Rejoice, holiday travelers! After getting the approval of its advisory commission, after months of pressure from Senator Claire McCaskill, and after getting back up to speed after the shutdown, at long last the Federal Aviation Administration announced that “passengers will be able to read e-books, play games, and watch videos on their devices during all phases of flight, with very limited exceptions. Electronic items, books, and magazines must be held or put in the seat back pocket during the actual takeoff and landing roll.”
At first glance, the right to use electronic devices between zero and 10,000 feet might not seem like that big of a deal, since a great many passengers have been doing it anyway prior to the rule change. But for something so seemingly inconsequential, the reactions have been overwhelming. Flight attendants are delighted they won’t have to play “hall monitor” any longer, business travelers will be able to remain productive throughout the flight, and parents can settle their kids in with digital games and movies. Amazon even reduced the price of its Kindles by 15% to celebrate the news.
But … there are a few things travelers need to understand before they whip out their iPads with impunity. First, individual airlines will have to submit implementation plans before they’ll be able to incorporate the changes, though the airlines are quite keen to do so, considering it makes their passengers incalculably happier while costing them nothing. Also, smartphones and tablets will have to be in airplane mode, though one assumes that flight attendants won’t be asking to check every device in the cabin to make sure they are. (It’s probably worth noting that passengers should set their phones to airplane mode anyway, as an active cell phone will continue pinging for cell towers, which drains the battery considerably in flight.) And last, in-flight telephone calls were not included in the change, and for courtesy’s sake, with any luck they won’t be (this restriction likewise applies to VOIP services like Skype).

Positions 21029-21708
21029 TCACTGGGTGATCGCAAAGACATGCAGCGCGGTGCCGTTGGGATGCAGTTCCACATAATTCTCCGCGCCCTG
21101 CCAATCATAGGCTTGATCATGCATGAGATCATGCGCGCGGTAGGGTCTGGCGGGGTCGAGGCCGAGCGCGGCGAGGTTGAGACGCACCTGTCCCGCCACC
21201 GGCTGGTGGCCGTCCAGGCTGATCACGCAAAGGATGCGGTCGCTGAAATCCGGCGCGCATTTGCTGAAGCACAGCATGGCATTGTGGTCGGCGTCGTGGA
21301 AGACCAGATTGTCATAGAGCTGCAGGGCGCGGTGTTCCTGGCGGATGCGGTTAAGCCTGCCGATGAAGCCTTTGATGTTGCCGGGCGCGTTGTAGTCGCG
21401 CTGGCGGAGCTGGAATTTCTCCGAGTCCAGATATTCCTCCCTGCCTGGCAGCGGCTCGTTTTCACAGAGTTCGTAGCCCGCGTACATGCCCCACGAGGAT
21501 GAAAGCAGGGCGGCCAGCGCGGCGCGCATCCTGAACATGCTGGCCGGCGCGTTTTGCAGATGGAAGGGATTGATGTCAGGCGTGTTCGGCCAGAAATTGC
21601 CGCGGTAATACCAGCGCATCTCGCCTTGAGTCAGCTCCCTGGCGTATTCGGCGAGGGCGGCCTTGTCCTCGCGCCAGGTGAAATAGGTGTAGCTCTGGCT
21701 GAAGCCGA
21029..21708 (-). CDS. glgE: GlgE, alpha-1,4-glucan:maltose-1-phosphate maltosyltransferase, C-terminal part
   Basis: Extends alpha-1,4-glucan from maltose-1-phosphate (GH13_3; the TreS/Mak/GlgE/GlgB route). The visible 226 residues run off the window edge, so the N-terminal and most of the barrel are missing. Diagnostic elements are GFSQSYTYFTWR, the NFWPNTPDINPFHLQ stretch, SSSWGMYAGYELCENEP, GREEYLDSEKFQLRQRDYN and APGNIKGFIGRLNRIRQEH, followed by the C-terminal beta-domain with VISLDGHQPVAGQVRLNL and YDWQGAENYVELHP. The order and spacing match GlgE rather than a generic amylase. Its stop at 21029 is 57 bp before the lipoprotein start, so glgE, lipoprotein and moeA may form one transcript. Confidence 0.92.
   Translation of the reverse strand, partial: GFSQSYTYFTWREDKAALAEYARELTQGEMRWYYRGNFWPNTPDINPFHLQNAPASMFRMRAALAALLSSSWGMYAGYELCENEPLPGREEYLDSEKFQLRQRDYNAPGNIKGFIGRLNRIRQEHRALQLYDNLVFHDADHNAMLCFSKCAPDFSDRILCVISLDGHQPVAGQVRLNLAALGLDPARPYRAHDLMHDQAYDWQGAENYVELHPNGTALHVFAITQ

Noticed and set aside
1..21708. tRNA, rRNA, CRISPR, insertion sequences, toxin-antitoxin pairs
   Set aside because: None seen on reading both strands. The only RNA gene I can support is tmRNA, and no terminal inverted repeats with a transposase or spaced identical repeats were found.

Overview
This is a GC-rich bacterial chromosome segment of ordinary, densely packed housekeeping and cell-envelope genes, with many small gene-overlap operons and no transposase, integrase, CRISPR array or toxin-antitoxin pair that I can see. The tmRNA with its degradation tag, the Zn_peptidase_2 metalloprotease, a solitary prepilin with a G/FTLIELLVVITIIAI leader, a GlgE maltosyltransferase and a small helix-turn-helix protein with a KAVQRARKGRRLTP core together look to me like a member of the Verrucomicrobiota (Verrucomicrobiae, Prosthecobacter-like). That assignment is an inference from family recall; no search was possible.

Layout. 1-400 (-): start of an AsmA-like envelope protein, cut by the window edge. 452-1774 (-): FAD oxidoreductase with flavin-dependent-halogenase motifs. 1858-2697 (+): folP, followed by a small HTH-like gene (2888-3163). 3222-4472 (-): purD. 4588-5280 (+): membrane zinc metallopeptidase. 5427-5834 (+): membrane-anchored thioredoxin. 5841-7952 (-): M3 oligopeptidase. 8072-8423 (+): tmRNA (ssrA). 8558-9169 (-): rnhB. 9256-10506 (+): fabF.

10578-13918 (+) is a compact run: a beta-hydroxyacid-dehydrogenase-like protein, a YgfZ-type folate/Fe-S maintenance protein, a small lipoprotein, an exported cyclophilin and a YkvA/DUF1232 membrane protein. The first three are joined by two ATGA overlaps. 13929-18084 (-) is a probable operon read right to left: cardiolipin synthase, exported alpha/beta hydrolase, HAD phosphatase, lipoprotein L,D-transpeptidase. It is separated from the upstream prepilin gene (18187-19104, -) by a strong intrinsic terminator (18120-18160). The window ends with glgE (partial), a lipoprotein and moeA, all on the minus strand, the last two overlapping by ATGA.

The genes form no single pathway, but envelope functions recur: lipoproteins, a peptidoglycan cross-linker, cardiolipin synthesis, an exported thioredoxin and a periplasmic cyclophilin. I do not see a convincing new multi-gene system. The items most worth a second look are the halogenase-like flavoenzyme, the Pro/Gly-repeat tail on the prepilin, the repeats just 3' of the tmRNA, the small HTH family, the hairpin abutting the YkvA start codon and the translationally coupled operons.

We’ll have to wait and see what effect the new rules have on demand for airport paperbacks and Skymall sales, but suffice it to say that we at AppMuse are overjoyed at the change.
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